One Education is taking part in the Child Sexual Awareness Day #HelpingHands
There are several definitions of child sexual exploitation which has led to confusion amongst professionals working with children and families. The government have just closed their consultation on the new definition of CSE.
What is Child Sexual Exploitation?
‘Child sexual exploitation is a form of child abuse. It occurs where anyone under the age of 18 is persuaded, coerced or forced into sexual activity in exchange for, amongst other things, money, drugs/alcohol, gifts, affection or status. Consent is irrelevant, even where a child may believe they are engaging in sexual activity with the person who is exploiting them. Child sexual exploitation does not always involve physical contact and may occur online.’ Consultation on a new child sexual exploitation definition, gov.uk
The government intend to introduce this from 1st April 2016, and plan to include it in the Working together to safeguard children statutory guidance.
Effects of CSE
Victims of child sexual exploitation can suffer horrendous sexual, physical and emotional abuse. What is common amongst all forms of child sexual exploitation is the rarity for young people to disclose what is happening to them.
The office of the children’s commissioner reports that over 2,400 children were victims of sexual exploitation in gangs and groups from August 2010 to October 2011. The serious organised crime agency and UK human trafficking centre report that 152 children were trafficked for sexual exploitation in 2013, and 79 of those were aged between 12 and 15 years old. It’s anticipated that the figures reported are a huge under estimation of the actual prevalence of child sexual exploitation.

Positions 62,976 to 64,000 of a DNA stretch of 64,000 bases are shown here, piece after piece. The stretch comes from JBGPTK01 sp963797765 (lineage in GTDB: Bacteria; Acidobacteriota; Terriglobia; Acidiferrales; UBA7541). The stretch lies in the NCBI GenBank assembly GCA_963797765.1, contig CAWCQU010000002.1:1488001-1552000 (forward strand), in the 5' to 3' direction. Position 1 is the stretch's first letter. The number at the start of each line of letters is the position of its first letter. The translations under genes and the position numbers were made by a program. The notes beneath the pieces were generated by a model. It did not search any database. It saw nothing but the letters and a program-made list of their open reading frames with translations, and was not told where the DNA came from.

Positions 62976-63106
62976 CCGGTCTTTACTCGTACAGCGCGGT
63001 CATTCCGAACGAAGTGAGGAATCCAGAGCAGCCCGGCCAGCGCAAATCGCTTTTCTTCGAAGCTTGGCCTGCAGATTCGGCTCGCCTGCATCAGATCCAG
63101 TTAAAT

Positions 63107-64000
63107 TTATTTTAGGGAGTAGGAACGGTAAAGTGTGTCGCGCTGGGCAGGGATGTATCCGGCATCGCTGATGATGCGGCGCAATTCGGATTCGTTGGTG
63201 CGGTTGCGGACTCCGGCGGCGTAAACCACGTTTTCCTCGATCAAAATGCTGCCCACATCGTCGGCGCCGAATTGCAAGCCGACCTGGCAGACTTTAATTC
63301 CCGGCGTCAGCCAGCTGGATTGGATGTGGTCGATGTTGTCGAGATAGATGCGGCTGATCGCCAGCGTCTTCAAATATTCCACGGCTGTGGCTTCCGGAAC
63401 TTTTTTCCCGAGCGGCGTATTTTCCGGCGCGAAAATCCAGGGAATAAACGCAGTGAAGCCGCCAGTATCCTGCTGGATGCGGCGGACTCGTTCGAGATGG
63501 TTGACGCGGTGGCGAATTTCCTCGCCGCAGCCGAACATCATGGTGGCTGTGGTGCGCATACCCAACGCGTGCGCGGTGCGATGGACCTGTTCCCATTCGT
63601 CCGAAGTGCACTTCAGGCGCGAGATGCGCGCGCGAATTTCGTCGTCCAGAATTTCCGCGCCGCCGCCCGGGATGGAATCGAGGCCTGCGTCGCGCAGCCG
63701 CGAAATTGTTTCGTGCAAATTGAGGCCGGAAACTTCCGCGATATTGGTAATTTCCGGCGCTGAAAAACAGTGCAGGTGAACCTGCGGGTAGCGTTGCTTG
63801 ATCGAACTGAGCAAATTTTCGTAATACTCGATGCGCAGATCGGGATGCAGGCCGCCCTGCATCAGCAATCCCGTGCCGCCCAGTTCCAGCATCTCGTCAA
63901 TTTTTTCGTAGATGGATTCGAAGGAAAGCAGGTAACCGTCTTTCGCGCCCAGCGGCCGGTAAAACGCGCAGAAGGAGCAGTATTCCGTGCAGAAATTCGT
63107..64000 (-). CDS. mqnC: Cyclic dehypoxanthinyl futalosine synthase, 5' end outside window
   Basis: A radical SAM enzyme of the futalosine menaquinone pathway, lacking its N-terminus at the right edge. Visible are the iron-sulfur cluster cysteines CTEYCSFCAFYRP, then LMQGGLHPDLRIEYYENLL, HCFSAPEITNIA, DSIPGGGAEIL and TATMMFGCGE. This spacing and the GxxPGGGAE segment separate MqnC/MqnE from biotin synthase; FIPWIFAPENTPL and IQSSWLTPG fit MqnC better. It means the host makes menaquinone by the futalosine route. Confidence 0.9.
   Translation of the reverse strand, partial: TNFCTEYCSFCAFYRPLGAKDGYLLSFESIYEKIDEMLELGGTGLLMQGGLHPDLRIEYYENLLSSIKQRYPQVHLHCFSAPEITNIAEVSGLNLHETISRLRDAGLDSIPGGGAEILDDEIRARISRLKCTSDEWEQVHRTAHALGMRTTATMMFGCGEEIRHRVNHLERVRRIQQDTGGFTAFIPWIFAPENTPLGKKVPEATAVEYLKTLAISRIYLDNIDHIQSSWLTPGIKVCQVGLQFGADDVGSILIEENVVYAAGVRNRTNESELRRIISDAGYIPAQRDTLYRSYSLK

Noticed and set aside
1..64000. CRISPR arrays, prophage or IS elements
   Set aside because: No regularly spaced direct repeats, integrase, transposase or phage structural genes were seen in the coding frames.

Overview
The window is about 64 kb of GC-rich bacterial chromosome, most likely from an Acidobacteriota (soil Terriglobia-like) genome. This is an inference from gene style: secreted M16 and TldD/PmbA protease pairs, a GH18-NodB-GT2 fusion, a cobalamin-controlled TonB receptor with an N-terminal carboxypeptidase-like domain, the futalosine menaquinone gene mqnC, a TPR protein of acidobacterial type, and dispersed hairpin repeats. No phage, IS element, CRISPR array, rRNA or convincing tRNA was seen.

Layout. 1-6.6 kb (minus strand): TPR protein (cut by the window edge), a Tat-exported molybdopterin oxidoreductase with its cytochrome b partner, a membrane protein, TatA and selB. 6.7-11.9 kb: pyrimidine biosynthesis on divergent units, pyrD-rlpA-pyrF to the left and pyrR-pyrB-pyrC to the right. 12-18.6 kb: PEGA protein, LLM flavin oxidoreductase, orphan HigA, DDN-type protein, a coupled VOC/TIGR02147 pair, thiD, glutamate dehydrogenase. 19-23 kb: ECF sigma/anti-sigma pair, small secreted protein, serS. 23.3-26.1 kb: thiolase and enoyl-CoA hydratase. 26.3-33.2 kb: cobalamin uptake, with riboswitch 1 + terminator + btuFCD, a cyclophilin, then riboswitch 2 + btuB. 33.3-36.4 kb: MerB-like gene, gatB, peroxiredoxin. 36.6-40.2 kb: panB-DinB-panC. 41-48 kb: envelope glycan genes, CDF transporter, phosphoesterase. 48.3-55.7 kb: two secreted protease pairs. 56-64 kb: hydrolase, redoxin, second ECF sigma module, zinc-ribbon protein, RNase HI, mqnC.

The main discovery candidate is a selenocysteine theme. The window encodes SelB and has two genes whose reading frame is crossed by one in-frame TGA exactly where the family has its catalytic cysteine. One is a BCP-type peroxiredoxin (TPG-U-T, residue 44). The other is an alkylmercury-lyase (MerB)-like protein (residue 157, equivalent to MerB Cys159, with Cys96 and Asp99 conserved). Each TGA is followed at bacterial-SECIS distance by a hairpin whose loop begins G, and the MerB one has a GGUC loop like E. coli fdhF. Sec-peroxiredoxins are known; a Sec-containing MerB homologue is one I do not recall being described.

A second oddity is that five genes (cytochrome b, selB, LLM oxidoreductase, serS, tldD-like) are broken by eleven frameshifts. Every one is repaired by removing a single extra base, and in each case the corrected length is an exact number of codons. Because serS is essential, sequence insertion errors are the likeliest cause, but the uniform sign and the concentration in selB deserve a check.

The outcomes for children who have been sexually exploited can be devastating and can have long term effects on young people’s social integration and economic wellbeing. Some of the difficulties faced by victims include isolation from family and friends, teenage parenthood, failing examinations or dropping out of education altogether, unemployment, mental health problems, suicide attempts, alcohol and drug addiction, aggressive behaviour, and criminal activity. (PACE, 2013; Safe and Sound, 2013; Berelowitz, 2012)
Perpetrators of child sexual exploitation pray on vulnerable children and young people, and professionals have a duty to protect them. Unfortunately, sexual exploitation can be very difficult to identify and warning signs can easily be mistaken for 'normal' teenage behaviour.
What are the signs and indicators of CSE?
The London Child Sexual Exploitation Operating Protocol 2nd edition 2015 uses the following acronym to support agencies in identifying the signs and indicators of child sexual exploitation:
Sexual health and behaviour, such as evidence of sexually transmitted infections, inappropriate sexualised behaviour or pregnancy. The young person concerned may have an older boyfriend or girlfriend or spend time at places of concern such as hotels or known brothels.
Absence from school or repeatedly running away puts young people at risk of abuse and child sexual exploitation.